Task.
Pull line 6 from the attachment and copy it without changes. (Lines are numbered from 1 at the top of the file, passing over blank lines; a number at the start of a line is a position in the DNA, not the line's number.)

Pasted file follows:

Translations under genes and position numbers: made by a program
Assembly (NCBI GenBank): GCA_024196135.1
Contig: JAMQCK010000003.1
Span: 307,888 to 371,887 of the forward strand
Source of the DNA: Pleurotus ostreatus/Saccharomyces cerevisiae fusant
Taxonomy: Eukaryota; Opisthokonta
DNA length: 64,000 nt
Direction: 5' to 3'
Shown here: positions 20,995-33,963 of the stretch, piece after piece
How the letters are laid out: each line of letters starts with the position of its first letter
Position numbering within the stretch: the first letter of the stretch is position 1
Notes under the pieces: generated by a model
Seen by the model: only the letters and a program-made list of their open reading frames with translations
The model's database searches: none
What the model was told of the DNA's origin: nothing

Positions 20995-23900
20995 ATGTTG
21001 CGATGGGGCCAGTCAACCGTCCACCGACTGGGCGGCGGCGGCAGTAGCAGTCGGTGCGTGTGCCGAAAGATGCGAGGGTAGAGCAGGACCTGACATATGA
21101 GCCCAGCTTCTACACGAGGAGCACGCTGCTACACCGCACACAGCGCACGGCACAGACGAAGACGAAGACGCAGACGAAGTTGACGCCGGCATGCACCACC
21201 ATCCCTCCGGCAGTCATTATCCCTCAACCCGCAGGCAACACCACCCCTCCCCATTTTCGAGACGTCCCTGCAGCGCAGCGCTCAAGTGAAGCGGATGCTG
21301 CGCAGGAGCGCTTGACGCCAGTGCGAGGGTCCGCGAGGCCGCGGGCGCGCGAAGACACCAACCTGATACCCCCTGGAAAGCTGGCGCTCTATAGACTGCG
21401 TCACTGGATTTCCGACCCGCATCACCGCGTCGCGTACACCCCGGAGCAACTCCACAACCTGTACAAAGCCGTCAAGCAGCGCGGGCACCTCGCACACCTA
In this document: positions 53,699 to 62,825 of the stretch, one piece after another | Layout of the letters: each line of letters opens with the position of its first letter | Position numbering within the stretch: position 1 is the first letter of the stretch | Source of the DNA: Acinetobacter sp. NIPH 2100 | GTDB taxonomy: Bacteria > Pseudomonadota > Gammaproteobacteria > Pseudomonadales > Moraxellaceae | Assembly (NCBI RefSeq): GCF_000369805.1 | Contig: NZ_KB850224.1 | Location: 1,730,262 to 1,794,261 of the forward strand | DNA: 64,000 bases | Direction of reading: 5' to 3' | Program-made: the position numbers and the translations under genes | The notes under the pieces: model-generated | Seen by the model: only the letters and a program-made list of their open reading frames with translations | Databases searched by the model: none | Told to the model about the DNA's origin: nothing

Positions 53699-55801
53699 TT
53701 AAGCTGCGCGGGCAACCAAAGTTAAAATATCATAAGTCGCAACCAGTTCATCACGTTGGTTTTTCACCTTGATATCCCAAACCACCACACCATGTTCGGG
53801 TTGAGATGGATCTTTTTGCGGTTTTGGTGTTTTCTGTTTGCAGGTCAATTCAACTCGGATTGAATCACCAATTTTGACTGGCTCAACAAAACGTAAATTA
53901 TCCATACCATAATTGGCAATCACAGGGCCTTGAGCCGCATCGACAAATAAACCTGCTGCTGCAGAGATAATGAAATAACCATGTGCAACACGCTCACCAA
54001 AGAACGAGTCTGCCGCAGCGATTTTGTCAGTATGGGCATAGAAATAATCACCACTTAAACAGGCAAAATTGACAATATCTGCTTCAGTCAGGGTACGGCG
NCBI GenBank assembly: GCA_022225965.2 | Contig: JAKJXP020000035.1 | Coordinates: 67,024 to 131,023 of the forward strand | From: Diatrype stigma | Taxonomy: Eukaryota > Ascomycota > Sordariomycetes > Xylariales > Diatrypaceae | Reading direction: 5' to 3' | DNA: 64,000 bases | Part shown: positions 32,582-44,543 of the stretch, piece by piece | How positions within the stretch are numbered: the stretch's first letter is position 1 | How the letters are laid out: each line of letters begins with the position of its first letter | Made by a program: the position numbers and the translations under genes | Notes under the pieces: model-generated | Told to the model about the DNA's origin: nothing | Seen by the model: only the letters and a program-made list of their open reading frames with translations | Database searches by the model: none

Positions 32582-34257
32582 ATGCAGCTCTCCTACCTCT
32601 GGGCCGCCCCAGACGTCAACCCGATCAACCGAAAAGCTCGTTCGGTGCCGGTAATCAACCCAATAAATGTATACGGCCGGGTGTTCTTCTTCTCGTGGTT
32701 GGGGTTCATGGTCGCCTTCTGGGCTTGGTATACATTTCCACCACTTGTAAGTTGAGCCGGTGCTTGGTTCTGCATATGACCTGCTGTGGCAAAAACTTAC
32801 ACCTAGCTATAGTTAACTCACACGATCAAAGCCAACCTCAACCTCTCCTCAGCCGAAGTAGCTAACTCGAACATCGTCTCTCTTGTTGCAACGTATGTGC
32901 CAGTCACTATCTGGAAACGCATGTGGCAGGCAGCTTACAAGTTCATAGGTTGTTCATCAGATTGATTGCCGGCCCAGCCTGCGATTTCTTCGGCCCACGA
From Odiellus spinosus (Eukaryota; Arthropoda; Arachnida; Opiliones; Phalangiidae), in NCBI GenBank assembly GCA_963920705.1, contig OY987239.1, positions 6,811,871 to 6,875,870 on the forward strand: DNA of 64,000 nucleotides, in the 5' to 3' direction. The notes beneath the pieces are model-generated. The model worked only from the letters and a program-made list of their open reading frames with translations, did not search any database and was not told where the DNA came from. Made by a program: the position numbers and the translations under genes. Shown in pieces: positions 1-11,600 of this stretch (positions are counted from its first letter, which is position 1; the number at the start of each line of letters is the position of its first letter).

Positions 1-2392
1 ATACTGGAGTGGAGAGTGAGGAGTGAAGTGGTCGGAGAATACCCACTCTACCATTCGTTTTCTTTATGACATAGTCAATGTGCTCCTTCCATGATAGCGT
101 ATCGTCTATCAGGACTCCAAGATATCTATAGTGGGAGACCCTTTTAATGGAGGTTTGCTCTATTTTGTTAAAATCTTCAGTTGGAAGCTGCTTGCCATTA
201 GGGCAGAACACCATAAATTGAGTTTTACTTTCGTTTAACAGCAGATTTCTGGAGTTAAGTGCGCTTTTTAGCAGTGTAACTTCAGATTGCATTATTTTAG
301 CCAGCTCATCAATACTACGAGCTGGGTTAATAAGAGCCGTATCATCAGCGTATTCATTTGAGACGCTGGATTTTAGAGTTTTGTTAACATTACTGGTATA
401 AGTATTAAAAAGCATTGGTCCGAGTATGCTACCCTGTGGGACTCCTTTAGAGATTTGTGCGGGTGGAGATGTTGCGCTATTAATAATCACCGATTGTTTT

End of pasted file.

Taxonomy: Eukaryota; Opisthokonta